Numerous efforts have been made to eliminate the Burmese python population in the last decade. Understanding the preferred habitat of the species is needed to narrow down the python hunt. Burmese pythons have been found to select broad-leafed and low-flooded habitats. Broad-leafed habitats comprise cypress, overstory, and coniferous forest. Though aquatic marsh environments would be a great source for prey, the pythons seem to prioritize environments allowing for morphological and behavioral camouflage to be protected from predators. Also, the Burmese pythons in Florida have been found to prefer elevated habitats, since this provides the optimal conditions for nesting. In addition to elevated habitats, edge habitats are common places where Burmese pythons are found for thermoregulation, nesting, and hunting purposes.

One of the Burmese python eradication movements with the biggest influence was the 2013 Python Challenge in Florida. This was a month-long contest wherein a total of 68 pythons were removed. The contest offered incentives such as prizes for longest and greatest number of captured pythons. The purpose of the challenge was to raise awareness about the invasive species, increase participation from the public and agency cooperation, and to remove as many pythons as possible from the Florida Everglades. The challenge has run a few times again since then and is now an annual event over the duration of ten days. Recently, in 2023, it resulted in 209 pythons removed by 1, 050 participants.

A study from 2017 introduced a new method for identifying the presence of Burmese pythons in southern Florida; this method involves the screening of mosquito blood. Since the introduction of the Burmese python in Florida, mosquito communities use the pythons as hosts even though they are recently introduced.

Invasive Burmese pythons also face certain physiological changes. Unlike their native South Asian counterparts who spend long periods fasting due to seasonal variation in prey availability, pythons in Florida feed year-round due to the constant availability of food. They are also vulnerable to cold stress, with winter freezes resulting in mortality rates of up to 90%. Genomic data suggests natural selection on these populations favors increased thermal tolerance as a result of these high-mortality freezes.

They have carried Raillietiella orientalis, a pentastome parasitic disease, with them from Southeast Asia. Other reptiles in Florida have become infested, and the parasite appears to have become endemic.

In April 2019, researchers captured and killed a large Burmese python in Florida's Big Cypress National Preserve. It was more than 5.2 m long, weighed 64 kg, and contained 73 developing eggs.

In December 2021, a Burmese python was captured in Florida that weighed 98 kg and had a length of 5.5 m it contained a record 122 developing eggs.

In July 2023, local hunters captured and killed a 5.8 m long Burmese python that weighed 57 kg kg in Florida's Big Cypress National Preserve.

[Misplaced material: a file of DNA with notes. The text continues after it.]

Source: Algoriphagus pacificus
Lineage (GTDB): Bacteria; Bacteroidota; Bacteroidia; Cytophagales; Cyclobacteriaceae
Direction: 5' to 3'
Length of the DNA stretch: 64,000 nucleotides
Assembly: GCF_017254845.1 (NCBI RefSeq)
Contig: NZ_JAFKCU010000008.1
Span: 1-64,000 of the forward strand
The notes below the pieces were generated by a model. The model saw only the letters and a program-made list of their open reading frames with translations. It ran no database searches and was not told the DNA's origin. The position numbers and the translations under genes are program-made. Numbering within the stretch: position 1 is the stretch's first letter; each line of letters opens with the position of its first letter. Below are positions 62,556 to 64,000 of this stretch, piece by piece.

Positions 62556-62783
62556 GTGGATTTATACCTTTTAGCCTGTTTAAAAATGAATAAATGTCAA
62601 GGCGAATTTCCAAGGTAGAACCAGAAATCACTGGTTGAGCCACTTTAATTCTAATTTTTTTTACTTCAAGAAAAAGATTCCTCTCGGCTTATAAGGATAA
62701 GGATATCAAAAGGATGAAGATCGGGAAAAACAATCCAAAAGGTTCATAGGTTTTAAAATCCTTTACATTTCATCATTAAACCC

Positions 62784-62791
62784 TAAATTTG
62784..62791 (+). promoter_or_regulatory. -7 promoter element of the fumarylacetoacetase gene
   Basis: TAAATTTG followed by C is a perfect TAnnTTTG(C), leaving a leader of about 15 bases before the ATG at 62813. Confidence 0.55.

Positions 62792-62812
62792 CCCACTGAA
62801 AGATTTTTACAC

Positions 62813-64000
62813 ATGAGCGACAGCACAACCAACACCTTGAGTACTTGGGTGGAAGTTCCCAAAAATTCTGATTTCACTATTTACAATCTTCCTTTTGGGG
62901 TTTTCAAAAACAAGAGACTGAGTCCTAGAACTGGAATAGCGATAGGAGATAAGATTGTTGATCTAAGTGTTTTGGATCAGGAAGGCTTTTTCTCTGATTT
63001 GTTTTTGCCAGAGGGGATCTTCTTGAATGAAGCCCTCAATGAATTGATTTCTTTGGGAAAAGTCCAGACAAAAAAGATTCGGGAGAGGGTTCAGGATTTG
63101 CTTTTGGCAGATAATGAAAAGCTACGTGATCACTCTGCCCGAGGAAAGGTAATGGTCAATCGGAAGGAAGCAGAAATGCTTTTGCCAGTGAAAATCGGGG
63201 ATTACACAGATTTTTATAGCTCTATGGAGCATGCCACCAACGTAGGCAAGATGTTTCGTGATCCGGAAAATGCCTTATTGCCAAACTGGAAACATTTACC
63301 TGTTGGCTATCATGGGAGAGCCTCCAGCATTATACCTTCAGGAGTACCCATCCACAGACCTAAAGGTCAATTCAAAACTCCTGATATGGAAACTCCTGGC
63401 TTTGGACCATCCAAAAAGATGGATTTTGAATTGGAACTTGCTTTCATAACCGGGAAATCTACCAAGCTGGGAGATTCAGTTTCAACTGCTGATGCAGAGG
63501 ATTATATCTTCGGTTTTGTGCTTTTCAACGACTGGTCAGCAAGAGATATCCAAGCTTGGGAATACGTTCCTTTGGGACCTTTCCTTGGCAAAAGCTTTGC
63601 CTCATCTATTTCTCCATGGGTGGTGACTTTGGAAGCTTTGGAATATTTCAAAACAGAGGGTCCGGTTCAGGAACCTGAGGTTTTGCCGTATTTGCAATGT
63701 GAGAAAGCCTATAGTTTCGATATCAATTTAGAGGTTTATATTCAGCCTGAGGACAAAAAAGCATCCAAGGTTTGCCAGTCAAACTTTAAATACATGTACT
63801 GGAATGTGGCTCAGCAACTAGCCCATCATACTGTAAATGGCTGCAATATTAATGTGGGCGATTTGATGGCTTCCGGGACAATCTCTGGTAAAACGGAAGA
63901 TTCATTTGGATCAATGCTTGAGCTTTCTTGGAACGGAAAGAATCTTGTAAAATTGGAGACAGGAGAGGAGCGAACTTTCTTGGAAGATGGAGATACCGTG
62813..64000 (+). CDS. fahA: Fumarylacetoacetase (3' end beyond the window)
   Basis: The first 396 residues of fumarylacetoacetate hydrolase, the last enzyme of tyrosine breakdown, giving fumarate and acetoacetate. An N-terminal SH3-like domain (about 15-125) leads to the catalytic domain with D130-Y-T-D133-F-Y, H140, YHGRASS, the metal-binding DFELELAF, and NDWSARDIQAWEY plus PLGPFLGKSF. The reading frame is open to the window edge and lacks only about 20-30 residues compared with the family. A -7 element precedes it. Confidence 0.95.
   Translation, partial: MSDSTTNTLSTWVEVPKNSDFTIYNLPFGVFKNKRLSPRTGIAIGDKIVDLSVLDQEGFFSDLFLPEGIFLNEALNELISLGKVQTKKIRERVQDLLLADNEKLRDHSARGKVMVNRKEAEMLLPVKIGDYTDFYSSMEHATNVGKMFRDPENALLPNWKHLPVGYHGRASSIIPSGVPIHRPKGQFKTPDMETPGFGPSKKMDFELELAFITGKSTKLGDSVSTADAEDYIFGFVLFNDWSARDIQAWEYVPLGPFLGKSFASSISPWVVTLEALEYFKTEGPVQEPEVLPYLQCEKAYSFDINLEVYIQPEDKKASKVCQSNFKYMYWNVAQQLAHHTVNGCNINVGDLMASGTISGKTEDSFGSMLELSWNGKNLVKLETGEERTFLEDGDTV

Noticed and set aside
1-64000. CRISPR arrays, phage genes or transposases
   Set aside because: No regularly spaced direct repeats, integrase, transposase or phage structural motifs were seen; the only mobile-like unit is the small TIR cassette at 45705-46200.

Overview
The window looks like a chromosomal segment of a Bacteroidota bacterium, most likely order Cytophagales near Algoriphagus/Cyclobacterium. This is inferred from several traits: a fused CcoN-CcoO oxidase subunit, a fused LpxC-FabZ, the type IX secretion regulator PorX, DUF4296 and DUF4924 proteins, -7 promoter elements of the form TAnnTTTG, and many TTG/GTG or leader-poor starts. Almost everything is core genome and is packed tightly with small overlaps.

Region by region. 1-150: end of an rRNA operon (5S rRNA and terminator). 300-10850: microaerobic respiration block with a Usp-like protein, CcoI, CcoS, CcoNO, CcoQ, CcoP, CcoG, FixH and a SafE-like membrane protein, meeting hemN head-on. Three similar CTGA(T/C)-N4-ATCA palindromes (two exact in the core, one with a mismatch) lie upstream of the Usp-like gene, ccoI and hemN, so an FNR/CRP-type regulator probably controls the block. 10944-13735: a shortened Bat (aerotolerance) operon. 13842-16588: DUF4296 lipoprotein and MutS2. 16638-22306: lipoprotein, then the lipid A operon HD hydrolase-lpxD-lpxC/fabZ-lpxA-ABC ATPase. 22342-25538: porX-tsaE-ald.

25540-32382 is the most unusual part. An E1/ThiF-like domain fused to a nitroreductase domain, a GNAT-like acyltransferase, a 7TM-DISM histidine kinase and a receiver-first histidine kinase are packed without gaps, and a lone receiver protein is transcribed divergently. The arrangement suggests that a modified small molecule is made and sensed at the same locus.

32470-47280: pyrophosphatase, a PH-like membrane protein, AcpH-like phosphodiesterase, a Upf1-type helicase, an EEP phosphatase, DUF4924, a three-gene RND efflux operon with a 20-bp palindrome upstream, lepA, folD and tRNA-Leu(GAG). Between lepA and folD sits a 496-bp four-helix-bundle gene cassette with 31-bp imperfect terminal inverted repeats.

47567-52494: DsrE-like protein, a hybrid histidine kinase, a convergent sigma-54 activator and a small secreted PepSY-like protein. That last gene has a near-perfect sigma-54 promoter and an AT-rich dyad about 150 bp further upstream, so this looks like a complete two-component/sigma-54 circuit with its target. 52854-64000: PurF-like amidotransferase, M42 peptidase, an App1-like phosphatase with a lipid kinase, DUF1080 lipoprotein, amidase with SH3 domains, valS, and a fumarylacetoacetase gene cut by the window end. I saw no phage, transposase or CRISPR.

Burmese pythons are mainly nocturnal rainforest dwellers. When young, they are equally at home on the ground and in trees, but as they gain girth, they tend to restrict most of their movements to the ground. They are also excellent swimmers, being able to stay submerged for up to half an hour. Burmese pythons spend the majority of their time hidden in the underbrush. In the northern parts of its range, the Burmese python may brumate for some months during the cold season in a hollow tree, a hole in the riverbank, or under rocks. Brumation is biologically distinct from hibernation. While the behavior has similar benefits, allowing organisms to endure the winter without moving, it also involves the preparation of both male and female reproductive organs for the upcoming breeding season. The Florida population also goes through brumation.

They tend to be solitary and are usually found in pairs only when mating. Burmese pythons breed in the early spring, with females laying clutches of 12–36 eggs in March or April. They remain with the eggs until they hatch, wrapping around them and twitching their muscles in such a way as to raise the ambient temperature around the eggs by several degrees. Once the hatchlings use their egg tooth to cut their way out of their eggs, no further maternal care is given. The newly hatched babies often remain inside their eggs until they are ready to complete their first shedding of skin, after which they hunt for their first meal.


Like all snakes, the Burmese python is carnivorous. Its diet consists primarily of birds and mammals, but also includes amphibians and reptiles. It is a sit-and-wait predator, meaning it spends most of its time staying relatively still, waiting for prey to approach, then striking rapidly. The snake grabs a prey animal with its sharp teeth, then wraps its body around the animal to kill it through constriction. The python then swallows its prey whole. It is often found near human habitation due to the presence of rats, mice, and other vermin as a food source. However, its equal affinity for domesticated birds and mammals means it is often treated as a pest. In captivity, its diet consists primarily of commercially available appropriately sized rats, graduating to larger prey such as rabbits and poultry as it grows. As an invasive species in Florida, Burmese pythons primarily eat a variety of small mammals including foxes, rabbits, and raccoons. Due to their high predation levels, they have been implicated in the decline and even disappearance of many mammal species. In their invasive range, pythons also eat birds and occasionally other reptiles. Exceptionally large pythons may even require larger food items such as pigs or goats, and are known to have attacked and eaten alligators and adult deer in Florida.